The Trust's work - dealing with planning applications etc.
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Our close involvement in this whole subject area really started with the "Barn Conversion Research Project" back in 1990. This mammoth five-year study was the first to investigate the effects of barn conversions on resident Barn Owls, the usefulness of making provision for Barn Owls in conversions, the rate of loss of old barns from the countryside, and the overall availability of potential roosting and nesting places. The study also quantified the suitability of various types of buildings. Did you know, for example, that only 48% of old barns and 4% of modern barns are suitable for Barn Owls to nest in?
Working with Natural England
Following the production of the Barn Conversion Research Project Report in 1995, and a scientific paper, we produced the first edition of the booklet "Barn Owls on Site; a guide for developers and planners" which was mailed out to every Local Authority Planning Department in Britain. This provided planners and developers with their first detailed guidance along with a list of recommendations for changes in planning policies. Rather than trying to stop barn conversions, we recommended that surveys should be carried out to establish if birds were present, and, whether they were or not, provision for the owls should be incorporated into the development. This guidance has subsequently been superceded by "Barn Owls and Rural Planning Applications - a Guide", a BOT published document, funded and supported by Natural England. This guide presents the most thorough and up-to-date guidance on where, when and how to make provision for Barn Owls, from pre-application stage to the finished development, and is aimed at applicants, ecologists, and planners, indeed anyone involved with rural developments where Barn Owls are or might be an issue.
Since those early years, dealing with enquiries from planning officers, local councillors, developers, site owners and concerned neighbours has become very much a part of our day-to-day work. A second edition of 'Barn Owls on Site' appeared in 2002 and with funding from Natural England we produced the first ever on-line guide in 2009. This document will form part of the 'biodiversity toolkit' within the governments 'Planning Portal' website.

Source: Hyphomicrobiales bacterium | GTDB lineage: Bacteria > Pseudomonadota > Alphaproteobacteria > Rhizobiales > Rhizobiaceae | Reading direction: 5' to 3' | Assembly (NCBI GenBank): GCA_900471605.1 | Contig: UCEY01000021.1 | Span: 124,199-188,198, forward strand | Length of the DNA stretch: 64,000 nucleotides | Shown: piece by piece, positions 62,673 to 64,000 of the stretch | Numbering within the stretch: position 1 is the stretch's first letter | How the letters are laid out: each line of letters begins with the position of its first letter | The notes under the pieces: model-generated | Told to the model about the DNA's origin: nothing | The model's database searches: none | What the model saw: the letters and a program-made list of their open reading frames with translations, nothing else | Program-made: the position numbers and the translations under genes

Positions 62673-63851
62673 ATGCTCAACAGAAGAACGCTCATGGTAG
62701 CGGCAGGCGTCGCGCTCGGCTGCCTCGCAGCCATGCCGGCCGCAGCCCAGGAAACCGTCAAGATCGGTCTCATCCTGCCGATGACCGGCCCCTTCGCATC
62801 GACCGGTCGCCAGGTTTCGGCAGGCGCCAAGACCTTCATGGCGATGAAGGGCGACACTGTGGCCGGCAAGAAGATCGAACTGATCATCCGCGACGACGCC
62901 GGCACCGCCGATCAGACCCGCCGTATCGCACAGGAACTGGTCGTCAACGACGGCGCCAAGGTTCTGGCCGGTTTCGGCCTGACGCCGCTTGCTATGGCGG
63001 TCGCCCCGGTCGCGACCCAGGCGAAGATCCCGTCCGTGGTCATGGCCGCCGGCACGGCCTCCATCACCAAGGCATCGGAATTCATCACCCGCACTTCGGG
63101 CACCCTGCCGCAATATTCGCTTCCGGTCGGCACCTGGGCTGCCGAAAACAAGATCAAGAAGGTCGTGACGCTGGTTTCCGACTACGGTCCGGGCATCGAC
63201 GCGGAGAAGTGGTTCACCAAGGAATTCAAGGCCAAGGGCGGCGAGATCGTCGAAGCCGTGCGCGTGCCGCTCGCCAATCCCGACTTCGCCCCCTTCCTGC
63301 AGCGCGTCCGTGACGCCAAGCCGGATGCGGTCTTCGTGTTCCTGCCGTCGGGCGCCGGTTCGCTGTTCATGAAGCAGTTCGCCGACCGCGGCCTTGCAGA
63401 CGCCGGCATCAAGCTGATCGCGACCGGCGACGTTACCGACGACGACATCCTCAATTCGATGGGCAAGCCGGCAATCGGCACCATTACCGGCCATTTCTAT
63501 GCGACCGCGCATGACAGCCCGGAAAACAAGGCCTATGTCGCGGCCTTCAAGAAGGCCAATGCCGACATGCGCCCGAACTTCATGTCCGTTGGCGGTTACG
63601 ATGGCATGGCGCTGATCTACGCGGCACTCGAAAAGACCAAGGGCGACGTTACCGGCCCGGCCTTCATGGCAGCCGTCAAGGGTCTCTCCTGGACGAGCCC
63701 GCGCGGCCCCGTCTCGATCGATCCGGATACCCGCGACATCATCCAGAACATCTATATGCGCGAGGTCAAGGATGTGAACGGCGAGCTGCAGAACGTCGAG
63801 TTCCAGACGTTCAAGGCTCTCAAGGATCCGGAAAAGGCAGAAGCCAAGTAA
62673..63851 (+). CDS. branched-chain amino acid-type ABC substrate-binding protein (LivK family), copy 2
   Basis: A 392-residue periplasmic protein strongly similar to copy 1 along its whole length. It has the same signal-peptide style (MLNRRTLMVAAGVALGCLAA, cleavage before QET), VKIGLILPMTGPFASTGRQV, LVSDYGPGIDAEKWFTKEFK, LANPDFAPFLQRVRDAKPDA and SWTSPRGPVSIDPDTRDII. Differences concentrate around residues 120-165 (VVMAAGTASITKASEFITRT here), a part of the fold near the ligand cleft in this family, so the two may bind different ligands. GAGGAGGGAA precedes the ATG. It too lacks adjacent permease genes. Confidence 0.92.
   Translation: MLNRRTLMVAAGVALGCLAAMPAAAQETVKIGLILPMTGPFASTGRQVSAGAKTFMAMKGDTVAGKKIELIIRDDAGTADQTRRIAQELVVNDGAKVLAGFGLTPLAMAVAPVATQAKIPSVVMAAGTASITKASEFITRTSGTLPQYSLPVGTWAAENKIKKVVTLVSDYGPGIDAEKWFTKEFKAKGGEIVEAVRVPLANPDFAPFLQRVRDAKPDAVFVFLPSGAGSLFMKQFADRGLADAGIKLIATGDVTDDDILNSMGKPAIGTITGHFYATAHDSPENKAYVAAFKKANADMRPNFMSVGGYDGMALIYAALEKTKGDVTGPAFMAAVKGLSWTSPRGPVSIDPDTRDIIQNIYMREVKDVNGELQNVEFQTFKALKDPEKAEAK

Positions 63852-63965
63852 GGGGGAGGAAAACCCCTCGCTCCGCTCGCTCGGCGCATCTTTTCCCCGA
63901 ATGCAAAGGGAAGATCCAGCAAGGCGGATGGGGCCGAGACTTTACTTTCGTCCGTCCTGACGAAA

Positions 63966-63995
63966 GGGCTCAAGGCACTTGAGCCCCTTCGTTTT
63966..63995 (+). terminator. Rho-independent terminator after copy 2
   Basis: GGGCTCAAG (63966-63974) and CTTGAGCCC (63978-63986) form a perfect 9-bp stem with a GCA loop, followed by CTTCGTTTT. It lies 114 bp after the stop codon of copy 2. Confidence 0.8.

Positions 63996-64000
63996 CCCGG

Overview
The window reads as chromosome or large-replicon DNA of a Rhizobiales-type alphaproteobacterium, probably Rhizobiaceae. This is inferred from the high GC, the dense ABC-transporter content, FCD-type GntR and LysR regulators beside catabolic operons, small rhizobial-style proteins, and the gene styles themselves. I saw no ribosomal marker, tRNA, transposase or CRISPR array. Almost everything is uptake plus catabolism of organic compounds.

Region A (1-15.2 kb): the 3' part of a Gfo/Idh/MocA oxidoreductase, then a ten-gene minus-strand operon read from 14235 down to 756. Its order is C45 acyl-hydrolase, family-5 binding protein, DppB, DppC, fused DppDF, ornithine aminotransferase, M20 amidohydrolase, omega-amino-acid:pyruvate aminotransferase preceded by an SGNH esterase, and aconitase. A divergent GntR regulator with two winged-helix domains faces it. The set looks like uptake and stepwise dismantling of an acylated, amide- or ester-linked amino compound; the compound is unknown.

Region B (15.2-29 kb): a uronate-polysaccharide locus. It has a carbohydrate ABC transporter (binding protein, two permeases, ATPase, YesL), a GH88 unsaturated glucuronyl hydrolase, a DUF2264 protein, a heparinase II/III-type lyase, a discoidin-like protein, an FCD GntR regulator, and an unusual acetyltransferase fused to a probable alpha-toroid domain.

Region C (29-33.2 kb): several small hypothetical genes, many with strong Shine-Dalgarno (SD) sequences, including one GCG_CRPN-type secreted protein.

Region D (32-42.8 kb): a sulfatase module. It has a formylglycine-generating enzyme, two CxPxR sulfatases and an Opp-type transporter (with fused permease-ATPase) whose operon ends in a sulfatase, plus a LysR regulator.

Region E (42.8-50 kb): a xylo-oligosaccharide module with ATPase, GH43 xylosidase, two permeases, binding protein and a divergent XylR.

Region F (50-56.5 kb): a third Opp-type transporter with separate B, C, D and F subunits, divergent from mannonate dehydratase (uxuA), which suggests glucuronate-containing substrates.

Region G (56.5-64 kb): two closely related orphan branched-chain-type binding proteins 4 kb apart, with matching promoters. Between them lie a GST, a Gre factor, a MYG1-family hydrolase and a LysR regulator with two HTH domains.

Built in provision
Fortunately many local authorities have adopted some or all of our recommendations and it is not uncommon these days to come across a converted barn with a space incorporated for Barn Owls to nest in - and a fair number of these have nesting Barn Owls!
If you're thinking of building-in a space for Barn Owls within the apex of a roof (such as a barn conversion) rather than erecting a pre-made box, check out our Accommodating Barn Owls within building projects page.
These days, local planning authorities (LPA's) shouldn't even consider an application for the redevelopment of an old building unless a wildlife survey has been carried out. Government policy now requires LPA's to ensure that protected species are not adversely affected by planning decisions. In addition, it is now perfectly legitimate to expect planning decisions to result in 'enhancement' of biodiversity as well as protection. The demand for Ecologists who carry out surveys for bats, Barn Owls, and other protected species has grown so much that the Barn Owl Trust became a training provider in 2005.
There is more information on this and many other topics in the Barn Owl Conservation Handbook.
Training for planners and ecologists
As well as running our training courses for consultants entitled "Barn Owl Ecology, Surveys and Signs" we are still involved at a grass-roots level and often get calls from people concerned about a new planning application to convert a known Barn Owl site. Housing estates on Barn Owl hunting grounds, new roads through prime habitats, hollow trees being felled, old barns falling down or being demolished, all generate work for our small team of overworked staff!